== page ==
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Provo's Freedom Festival celebrates the past

Provo's Freedom Festival celebrates the past



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PROVO -- Sometimes, it’s OK to dwell on the past.

That was the thought shared by visitors and organizers of America’s Freedom Festival at Provo, held July 1, 2 and 4 of this year.

To help visitors remember that Independence Day is about more than hot dogs and fireworks, organizers of the 2011 festival planned events around the themes of “family, freedom, God and country.” Events included historically themed attractions such as Colonial Days as well as the more modern Stadium of Fire.

Colonial Days information available at www.freedomfestival.org/events/colonial-days/.
Colonial Days information available at www.freedomfestival.org/events/colonial-days/.

Visitors to Colonial Days had the opportunity to print a personal copy of the Declaration of Independence, spend time in living history encampments, and witness an eighteenth-century talent showcase.

At Brent Ashworth’s Hall of History, visitors viewed documents and artifacts from America’s past, including a 1787 United States Constitution and an 1860 publication of the Lincoln-Douglas debates.

Organizers and volunteers hoped visitors would feel the past come to life as they toured the independence-era village.

“We tried to put the spotlight on the men and women who made America great and on what we can do today to keep America great,” said Kayra Dobbin, an Orem resident and fourth-year volunteer.

Freedom Days
  • Festival booths and events
    Monday, July 4 - 10: a.m. to 8 p.m.
    Showcases specialty products, hands-on activities, local entertainment, and unique foods. Includes handcrafted jewelry, live music, kids art, books, paintings, quilts.

Dobbin, whose husband served 22 years in the United States Army, hoped the celebrations would call to mind the sacrifices made by those who serve their country.

“It’s not just an income, it’s an investment in America and our freedoms,” she added. “We should recall to mind each and every year our responsibility to our nation and to our forefathers.”

Some chose to fulfill that responsibility through volunteer work.


Younger generations are forgetting what it's all about. They have to understand the sacrifices that have been made.

–Diane Scruggs, volunteer


Diane Scruggs, a Cedar Hills resident and second-time volunteer coordinator for Freedom Days, directed a cast of about 300 volunteers in order to provide a meaningful experience to thousands of visitors. Volunteers were needed for various children’s activities as well as for the information and face painting booths.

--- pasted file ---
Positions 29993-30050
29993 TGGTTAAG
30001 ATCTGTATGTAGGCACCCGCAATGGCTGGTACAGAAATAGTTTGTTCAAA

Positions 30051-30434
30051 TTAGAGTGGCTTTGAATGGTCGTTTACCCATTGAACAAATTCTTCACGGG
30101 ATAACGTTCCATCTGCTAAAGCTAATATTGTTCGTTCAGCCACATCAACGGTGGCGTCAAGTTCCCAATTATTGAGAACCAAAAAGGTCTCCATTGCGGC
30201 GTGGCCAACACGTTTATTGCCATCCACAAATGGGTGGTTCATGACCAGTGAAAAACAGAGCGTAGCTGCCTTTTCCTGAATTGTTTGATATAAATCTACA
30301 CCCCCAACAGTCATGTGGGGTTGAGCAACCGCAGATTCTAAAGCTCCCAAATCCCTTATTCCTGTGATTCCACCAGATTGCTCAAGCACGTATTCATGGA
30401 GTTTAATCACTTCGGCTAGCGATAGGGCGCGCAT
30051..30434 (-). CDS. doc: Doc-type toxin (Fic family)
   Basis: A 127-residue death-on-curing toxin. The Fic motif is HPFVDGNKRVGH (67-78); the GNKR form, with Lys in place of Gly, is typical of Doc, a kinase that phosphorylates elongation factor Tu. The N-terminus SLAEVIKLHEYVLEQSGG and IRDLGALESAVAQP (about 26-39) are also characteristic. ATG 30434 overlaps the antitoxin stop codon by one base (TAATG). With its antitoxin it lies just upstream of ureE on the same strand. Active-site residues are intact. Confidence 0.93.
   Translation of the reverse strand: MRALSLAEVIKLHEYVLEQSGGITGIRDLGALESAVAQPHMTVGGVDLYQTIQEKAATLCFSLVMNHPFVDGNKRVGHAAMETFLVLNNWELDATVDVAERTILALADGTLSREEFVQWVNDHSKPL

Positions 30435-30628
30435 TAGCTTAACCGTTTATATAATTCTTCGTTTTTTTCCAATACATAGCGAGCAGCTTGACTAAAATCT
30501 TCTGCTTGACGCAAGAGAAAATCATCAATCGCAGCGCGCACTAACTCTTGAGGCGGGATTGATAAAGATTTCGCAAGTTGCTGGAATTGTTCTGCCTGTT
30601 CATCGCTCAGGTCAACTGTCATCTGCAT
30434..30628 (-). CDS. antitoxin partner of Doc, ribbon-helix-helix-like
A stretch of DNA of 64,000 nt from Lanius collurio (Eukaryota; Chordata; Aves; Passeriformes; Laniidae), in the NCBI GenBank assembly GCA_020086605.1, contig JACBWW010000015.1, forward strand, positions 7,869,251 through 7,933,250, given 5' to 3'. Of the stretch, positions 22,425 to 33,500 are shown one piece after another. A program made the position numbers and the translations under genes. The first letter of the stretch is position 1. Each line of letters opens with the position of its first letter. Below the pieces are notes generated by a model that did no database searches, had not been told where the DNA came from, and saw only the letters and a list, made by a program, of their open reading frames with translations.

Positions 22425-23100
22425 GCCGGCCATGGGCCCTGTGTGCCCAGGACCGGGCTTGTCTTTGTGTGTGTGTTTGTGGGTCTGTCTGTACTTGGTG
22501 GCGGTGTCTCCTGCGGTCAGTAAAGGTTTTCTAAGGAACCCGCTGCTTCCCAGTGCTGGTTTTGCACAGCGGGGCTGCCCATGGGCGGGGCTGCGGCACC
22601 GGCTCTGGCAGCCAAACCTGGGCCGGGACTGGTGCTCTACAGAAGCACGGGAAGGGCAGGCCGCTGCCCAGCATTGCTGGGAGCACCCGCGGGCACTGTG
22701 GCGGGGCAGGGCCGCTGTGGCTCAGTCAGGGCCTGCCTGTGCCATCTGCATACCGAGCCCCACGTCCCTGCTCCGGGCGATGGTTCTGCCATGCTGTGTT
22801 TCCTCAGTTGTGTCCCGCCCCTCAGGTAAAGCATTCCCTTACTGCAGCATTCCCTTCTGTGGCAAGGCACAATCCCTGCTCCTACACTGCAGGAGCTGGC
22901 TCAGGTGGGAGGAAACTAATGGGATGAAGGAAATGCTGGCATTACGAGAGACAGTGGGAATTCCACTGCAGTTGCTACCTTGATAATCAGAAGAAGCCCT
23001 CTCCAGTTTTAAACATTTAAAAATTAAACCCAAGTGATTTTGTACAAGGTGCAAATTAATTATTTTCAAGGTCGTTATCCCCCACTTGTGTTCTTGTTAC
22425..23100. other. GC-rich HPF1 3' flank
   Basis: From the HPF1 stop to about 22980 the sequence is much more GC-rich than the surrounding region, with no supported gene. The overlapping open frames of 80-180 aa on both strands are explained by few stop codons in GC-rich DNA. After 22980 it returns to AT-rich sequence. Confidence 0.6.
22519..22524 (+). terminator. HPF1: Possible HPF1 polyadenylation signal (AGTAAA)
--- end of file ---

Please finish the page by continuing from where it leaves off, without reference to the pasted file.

Coordination efforts began in March, but Scruggs said the effort had been enjoyable because her entire family participated.

“We really enjoy it,” she said. “It’s a great way to spend the Fourth of July and to remember those who have gone before us, who have sacrificed their lives and have given so much. Being involved is a way to give back and serve.”

Scruggs hoped the Freedom Days experience would be a thought-provoking one for participants.

“It’s important that we teach our children history,” she said. “Younger generations are forgetting what it’s all about. They have to understand the sacrifices that have been made.”

Timothy Matthews, a retired veteran, understands sacrifice.

Matthews worked the booth of the Disabled American Veteran’s Chapter for Utah County, hoping to receive donations to help those who have sacrificed in the name of freedom.

“Any veterans can come to us for help,” said Matthews. “Our motto is, ‘Veterans helping veterans.’”

The servicemen working the booth thought the Fourth of July was a good time to spread knowledge of their chapter, which is the largest in Utah.

“Any patriotic event helps draw attention to the needs of veterans, especially the Fourth of July,” said Matthews. “These events cause people to renew their sense of patriotism and their love of country and community.”

Stephanie Grimes (@limsteph) is a student at Brigham Young University studying history.(Top photo: Tom Smart, Deseret News)

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Stephanie Grimes

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